James Webb telescope reveals rare, 'rotten egg' atmosphere around nearby hell planet

Artist's interpretation of a blue gas giant exoplanet very close to a sun-like star
Exoplanet HD 189733 b circles its home star 13 times closer than Mercury orbits the sun. (Image credit: Roberto Molar Candanosa/Johns Hopkins Univeristy)

A hellish "hot Jupiter" planet situated relatively close to Earth would likely smell like rotten eggs if we ever made the trip to visit it, new data from the James Webb Space Telescope (JWST) reveals. 

HD 189733 b is a gas giant located around 64 light-years away in the Vulpecula constellation. It orbits extremely close to its home star — around 13 times closer than Mercury orbits the sun — and completes one orbit every two days. As a result, the exoplanet's surface can reach a scorching-hot 1,700 degrees Fahrenheit (925 degrees Celsius) — hot enough to melt certain types of rocks into magma.

Previous observations revealed that the exoplanet likely rains molten glass, which is probably blown sideways by winds that travel up to 500 mph (800 km/h) — around three times faster than a Category 5 hurricane on Earth. 

In a new study, published July 8 in the journal Nature, researchers turned JWST toward HD 189733 b to learn more about the unique alien world. In addition to measuring the amount of carbon dioxide, oxygen, water and heavy metals in the exoplanet's atmosphere, the team discovered that it contained hydrogen sulfide — a toxic and flammable colorless gas given off by decaying organic matter and volcanoes on Earth, which smells like rotten eggs.

The researchers had previously suspected that hydrogen sulfide could be found on distant gas giants because the atmospheres of Jupiter and Uranus contain the same molecule. However, the gas has rarely been spotted outside of the solar system apart from trace amounts in the interstellar medium, or space between stars, researchers wrote in a statement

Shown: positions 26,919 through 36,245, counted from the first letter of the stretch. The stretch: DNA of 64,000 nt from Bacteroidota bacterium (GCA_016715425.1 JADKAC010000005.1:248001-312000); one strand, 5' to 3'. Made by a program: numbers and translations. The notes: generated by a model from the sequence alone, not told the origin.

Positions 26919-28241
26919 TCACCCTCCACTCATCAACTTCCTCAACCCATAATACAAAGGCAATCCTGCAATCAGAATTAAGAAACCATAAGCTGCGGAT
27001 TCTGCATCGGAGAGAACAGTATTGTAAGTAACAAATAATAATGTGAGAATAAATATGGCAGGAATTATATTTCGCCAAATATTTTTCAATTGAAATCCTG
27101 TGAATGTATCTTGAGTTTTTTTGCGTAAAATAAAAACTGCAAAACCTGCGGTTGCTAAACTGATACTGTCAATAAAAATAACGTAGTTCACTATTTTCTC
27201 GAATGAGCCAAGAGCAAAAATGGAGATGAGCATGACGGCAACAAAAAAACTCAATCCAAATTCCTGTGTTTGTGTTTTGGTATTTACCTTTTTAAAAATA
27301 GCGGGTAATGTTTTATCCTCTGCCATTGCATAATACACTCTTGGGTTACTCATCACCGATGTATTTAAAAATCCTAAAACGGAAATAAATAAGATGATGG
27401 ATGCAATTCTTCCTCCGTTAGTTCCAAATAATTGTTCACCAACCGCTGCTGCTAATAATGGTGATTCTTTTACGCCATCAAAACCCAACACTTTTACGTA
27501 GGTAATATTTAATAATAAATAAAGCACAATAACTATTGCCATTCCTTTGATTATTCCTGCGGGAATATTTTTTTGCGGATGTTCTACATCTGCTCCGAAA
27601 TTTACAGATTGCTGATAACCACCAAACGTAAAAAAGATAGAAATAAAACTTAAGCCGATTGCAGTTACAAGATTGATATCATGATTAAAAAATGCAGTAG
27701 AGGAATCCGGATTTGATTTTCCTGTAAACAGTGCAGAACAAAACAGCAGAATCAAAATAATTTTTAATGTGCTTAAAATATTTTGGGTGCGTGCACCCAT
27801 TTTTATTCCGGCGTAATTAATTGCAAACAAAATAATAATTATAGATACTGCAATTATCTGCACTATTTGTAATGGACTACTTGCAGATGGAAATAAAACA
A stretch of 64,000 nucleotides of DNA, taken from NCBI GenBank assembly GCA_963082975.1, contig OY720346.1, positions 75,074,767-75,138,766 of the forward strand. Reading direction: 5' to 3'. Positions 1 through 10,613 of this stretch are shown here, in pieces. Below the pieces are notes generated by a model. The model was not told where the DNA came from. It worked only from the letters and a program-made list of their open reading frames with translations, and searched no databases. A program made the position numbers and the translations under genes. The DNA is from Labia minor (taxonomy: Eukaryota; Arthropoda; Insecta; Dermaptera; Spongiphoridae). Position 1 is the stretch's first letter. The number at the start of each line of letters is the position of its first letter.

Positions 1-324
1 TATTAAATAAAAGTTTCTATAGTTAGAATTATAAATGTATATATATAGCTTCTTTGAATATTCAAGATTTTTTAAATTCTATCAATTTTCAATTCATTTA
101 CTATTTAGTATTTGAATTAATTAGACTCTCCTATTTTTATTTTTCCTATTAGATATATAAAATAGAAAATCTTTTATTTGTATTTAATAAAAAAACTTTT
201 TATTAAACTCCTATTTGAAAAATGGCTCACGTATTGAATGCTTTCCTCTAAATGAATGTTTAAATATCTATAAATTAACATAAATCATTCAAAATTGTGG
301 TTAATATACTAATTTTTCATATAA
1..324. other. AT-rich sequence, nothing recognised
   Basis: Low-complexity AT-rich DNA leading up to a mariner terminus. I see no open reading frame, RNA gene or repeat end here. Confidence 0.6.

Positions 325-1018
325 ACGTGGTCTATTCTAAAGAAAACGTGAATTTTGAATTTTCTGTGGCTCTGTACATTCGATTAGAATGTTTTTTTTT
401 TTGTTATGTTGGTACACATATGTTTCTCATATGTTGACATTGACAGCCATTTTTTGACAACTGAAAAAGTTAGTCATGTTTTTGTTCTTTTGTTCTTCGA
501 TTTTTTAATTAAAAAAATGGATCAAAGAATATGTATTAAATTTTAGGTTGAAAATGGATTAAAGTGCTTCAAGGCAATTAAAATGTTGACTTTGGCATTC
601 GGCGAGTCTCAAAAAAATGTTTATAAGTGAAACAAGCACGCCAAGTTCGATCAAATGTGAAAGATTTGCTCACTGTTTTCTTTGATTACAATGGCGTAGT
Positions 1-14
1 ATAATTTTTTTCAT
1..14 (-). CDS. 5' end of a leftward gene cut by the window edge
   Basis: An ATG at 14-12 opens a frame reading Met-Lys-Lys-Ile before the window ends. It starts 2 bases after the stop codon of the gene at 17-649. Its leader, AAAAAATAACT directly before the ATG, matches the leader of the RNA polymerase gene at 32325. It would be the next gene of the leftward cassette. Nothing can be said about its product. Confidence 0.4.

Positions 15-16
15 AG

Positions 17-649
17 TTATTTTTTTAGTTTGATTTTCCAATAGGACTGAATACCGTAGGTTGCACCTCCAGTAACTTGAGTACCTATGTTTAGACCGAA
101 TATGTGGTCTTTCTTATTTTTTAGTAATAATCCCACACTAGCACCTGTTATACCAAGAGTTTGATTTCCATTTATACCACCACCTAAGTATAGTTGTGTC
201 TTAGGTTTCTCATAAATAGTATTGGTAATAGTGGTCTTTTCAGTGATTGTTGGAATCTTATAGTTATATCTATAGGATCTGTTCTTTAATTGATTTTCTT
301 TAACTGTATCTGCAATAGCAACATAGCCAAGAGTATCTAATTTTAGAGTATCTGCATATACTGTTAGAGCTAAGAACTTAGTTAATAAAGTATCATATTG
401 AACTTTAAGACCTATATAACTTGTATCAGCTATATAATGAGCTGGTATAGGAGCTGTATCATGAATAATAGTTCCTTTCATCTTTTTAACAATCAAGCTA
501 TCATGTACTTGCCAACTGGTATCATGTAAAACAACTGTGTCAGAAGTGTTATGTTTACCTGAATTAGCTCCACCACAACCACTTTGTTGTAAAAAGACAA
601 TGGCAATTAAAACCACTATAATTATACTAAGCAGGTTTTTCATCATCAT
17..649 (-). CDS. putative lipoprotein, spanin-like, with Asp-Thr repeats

The discovery of hydrogen sulfide on HD 189733 b is an important "stepping stone for finding this molecule on other planets and gaining more understanding of how different types of planets form," study lead author Guangwei Fu, an astrophysicist at Johns Hopkins University in Maryland, said in the statement.

Related: 35 jaw-dropping James Webb Space Telescope images

HD 189733 b likely has molten glass rain and hurricane-strength winds. (Image credit: Roberto Molar Candanosa/Johns Hopkins Univeristy)

The presence of hydrogen sulfide is important because it means the exoplanet contains sulfur, which is "a vital element for building more complex molecules," Fu said. Sulfur is also a key element for almost all lifeforms on Earth. 

In this case, HD 189733 b is very unlikely to harbor extraterrestrial life because of its hellish temperature and weather conditions, Fu said. However, knowing it can be found on distant worlds outside the solar system  could raise the possibility of a similar exoplanet sustaining some form of alien life.

The researchers are now planning to use JWST to study similar "hot Jupiters" to see if they too contain hydrogen sulfide. 

JWST has revolutionized how scientists study exoplanets like HD 189733 b. The telescope's state-of-the-art instruments can detect different chemicals from across the cosmos, including greenhouse gases on solar system moons, water surrounding distant stars and carbon at the dawn of the universe

Last year, the telescope spotted a similar molecule, known as dimethyl sulfide, in the skies of the ocean-covered exoplanet K2-18 b. This gas, which was previously only known to be created by living organisms in Earth's oceans, hinted that this alien world and others might be capable of harboring life. However, the presence of this molecule has yet to be confirmed by follow-up research.

Scientists also believe that if JWST were positioned on the other side of the Milky Way, it would be able to detect signs of life on Earth.

Harry Baker
Senior Staff Writer

Harry is a U.K.-based senior staff writer at Live Science. He studied marine biology at the University of Exeter before training to become a journalist. He covers a wide range of topics including space exploration, planetary science, space weather, climate change, animal behavior, evolution and paleontology. His feature on the upcoming solar maximum was shortlisted in the "top scoop" category at the National Council for the Training of Journalists (NCTJ) Awards for Excellence in 2023.